2. Encode/decode data for running in #1 above.

Specifically outside the responsibility of PGObject is anything to do with managing database connections, so every call to a database-facing routine (locating or running a stored procedure) requires a database handle to be passed to it.

The reason for this is that the database handles should be managed by the application not our CPAN modules and this needs to be flexible enough to handle the possibility that more than one database connection may be needed by an application.  This is not a problem because developers will probably not call these functions unless they are writing their own top-half paradigms (in which case the number of places in their code where they issue calls to these functions will be very limited).

A hook is available to retrieve only functions with a specified first argument type.  If more than one function is found that matches, an exception is thrown.

The Simple top-half paradigm (below) has a total of two such calls, and that's probably typical.

The encoding/decoding system is handled by a few simple rules.

On delivery to the database, any parameter that can('to_db') runs that method and inserts the return value in place of the parameter in the stored procedure.  This allows one to have objects which specify how they serialize.  Bigfloats can serialize as numbers, Datetime subclasses can serialize as date or timestamp strings, and more complex types could serialize however is deemed appropriate (to JSON, a native type string form, a composite type string form, etc).

On retrieval from the database, the type of each column is checked against a type registry (sub-registries may be used for multiple application support, and can be specified at call time as well).  If the type is registered, the return value is passed to the $class->from_db method and the output returned in place of the original value.  This allows for any database type to be mapped back to a handler class.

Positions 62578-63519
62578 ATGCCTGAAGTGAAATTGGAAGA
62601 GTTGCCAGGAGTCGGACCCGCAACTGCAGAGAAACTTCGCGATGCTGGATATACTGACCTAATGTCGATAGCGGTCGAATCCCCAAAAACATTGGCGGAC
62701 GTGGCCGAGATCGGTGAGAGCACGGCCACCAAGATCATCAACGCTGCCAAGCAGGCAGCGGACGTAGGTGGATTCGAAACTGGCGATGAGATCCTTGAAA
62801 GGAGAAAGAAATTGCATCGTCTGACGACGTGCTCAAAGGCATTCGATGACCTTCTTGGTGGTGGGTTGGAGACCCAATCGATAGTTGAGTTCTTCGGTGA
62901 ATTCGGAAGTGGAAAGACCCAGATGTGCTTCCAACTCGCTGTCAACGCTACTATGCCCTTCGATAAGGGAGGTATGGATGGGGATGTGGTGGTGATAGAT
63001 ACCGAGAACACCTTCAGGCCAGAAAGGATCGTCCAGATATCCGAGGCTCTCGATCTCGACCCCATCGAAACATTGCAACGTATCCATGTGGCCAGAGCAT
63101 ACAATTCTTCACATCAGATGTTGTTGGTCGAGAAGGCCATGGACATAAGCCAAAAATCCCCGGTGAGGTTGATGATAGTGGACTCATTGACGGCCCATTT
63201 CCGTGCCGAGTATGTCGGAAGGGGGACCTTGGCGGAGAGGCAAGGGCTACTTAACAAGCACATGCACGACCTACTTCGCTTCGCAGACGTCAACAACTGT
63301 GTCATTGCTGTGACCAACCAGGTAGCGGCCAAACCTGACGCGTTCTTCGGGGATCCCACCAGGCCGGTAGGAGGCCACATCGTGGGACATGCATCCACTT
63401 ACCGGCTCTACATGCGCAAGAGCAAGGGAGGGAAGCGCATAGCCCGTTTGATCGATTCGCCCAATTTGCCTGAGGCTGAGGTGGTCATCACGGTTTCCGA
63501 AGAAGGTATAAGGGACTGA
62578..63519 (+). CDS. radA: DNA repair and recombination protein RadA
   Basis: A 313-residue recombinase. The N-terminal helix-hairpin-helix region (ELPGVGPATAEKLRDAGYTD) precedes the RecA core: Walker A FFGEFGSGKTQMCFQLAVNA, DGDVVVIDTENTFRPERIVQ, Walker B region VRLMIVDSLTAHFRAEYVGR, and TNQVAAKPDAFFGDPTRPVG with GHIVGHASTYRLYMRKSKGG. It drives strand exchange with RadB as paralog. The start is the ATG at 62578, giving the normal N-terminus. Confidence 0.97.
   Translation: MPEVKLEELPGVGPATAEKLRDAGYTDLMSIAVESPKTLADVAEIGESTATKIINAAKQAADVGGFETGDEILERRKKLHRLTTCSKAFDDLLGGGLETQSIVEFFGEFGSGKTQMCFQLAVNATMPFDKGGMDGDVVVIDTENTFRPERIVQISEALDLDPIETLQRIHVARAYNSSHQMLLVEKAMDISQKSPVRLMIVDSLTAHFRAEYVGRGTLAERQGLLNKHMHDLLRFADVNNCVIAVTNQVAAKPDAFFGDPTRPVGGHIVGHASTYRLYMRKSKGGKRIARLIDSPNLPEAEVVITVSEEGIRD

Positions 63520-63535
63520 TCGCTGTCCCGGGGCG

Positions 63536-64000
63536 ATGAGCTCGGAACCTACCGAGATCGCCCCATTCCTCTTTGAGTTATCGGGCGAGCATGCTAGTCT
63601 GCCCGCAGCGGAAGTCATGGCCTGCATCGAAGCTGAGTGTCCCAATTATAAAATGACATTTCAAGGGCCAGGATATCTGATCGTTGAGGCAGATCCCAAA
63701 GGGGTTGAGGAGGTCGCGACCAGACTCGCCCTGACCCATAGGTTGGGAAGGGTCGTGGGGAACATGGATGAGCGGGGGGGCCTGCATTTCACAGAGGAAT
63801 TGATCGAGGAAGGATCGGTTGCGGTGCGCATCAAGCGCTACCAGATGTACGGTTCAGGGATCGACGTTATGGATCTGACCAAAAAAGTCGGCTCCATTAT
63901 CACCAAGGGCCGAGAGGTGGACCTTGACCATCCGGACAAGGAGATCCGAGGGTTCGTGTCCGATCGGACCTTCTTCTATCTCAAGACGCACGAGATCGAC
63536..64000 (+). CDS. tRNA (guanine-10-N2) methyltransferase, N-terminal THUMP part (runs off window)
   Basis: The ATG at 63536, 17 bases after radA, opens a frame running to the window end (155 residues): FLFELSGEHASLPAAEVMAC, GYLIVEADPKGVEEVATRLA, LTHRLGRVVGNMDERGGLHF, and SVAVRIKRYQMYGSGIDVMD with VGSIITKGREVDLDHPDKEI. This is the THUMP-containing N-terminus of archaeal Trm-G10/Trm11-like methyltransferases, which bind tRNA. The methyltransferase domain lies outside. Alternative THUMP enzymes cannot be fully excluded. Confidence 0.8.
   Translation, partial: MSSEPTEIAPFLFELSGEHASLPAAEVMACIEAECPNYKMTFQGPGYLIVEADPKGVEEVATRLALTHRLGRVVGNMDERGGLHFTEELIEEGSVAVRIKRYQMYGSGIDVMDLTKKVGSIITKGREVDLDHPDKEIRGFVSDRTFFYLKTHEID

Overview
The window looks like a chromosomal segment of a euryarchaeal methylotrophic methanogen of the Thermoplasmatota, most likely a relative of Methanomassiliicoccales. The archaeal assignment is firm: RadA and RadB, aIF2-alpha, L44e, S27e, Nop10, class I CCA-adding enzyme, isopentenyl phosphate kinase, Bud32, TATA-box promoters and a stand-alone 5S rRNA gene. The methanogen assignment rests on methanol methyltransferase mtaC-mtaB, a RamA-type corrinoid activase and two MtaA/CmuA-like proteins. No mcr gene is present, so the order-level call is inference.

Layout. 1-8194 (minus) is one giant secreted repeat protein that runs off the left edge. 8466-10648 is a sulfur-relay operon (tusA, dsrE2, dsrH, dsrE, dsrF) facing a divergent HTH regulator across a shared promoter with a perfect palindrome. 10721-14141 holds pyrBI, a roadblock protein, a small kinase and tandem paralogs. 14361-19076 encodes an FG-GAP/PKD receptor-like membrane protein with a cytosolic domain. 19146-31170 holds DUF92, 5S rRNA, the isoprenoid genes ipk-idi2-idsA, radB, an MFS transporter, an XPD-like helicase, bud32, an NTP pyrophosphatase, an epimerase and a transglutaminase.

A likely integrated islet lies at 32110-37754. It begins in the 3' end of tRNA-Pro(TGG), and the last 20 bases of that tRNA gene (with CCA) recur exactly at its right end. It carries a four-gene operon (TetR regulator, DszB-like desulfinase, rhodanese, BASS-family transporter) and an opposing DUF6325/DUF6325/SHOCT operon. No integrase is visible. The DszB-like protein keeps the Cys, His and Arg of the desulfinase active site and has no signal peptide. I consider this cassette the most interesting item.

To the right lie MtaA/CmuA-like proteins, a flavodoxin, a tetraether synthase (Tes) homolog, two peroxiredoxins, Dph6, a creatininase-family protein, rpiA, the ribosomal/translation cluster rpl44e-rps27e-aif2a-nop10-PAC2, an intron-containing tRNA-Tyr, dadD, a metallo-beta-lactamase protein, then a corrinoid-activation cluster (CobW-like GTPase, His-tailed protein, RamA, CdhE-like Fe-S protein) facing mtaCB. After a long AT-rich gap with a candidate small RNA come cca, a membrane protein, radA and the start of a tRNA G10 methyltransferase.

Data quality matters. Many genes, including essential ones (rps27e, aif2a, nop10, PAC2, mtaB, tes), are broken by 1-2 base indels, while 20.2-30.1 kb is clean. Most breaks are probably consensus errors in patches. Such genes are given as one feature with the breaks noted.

Currently PGObject::Type is a reserved namespace for dealing with released type handler classes.  We have a type handler for DateTime and one for BigFloat written already and working on one for JSON database types.

PGObject::Simple

The second-level modules outside of a few reserved namespaces designate top-half paradigms for interacting with stored procedures.  Currently only Simple is supported.

This must be subclassed to be used by an application and a method provided to retrieve or generate the appropriate database connection.  This allows application-specific wrappers which can interface with other db connection management logic.

All options for PGObject->call_procedure supported including running aggregates, order by, etc.  This means more options available for things like gl reports database-side than the current LedgerSMB code allows.

$object->call_dbmethod uses the args argument by using a hashref for typing the name to the value.  If I want to have a ->save_as_new method, I can add args => {id => undef} to ensure that undef will be used in place of $self->{id}.

Both call_procedure (for enumerated arguments) and call_dbmethod (for named arguments) are supported both from the package and object.  So you can MyClass->call_dbmethod(...) and $myobj->call_dbmethod.  Naturally if the procedure takes args, you will need to specify them or it will just submit nulls.

PGObject::Simple::Role

This is a Moo/Moose role handler for PGObject::Simple.

One of the main features it has is the ability to declaratively define db methods.  So instead of:

sub int {
  my $self = @_;
  return $self->call_dbmethod(funcname => 'foo_to_int');
}

You can just

dbmethod( int => (funcname => 'foo_to_int'));

We will probably move dbmethod off into another package so that it can be imported early and used elsewhere as well.  This would allow it to be called without the outermost parentheses.

The overall benefits of this framework is that it allows for discoverable interfaces, and the ability to specify what an application needs to know on the database.  This allows for many of the benefits of both relational and NoSQL databases at the same time including development flexibility, discoverable interfaces, encapsulation, and more.


Published at DZone with permission of Chris Travers, author and DZone MVB. (source)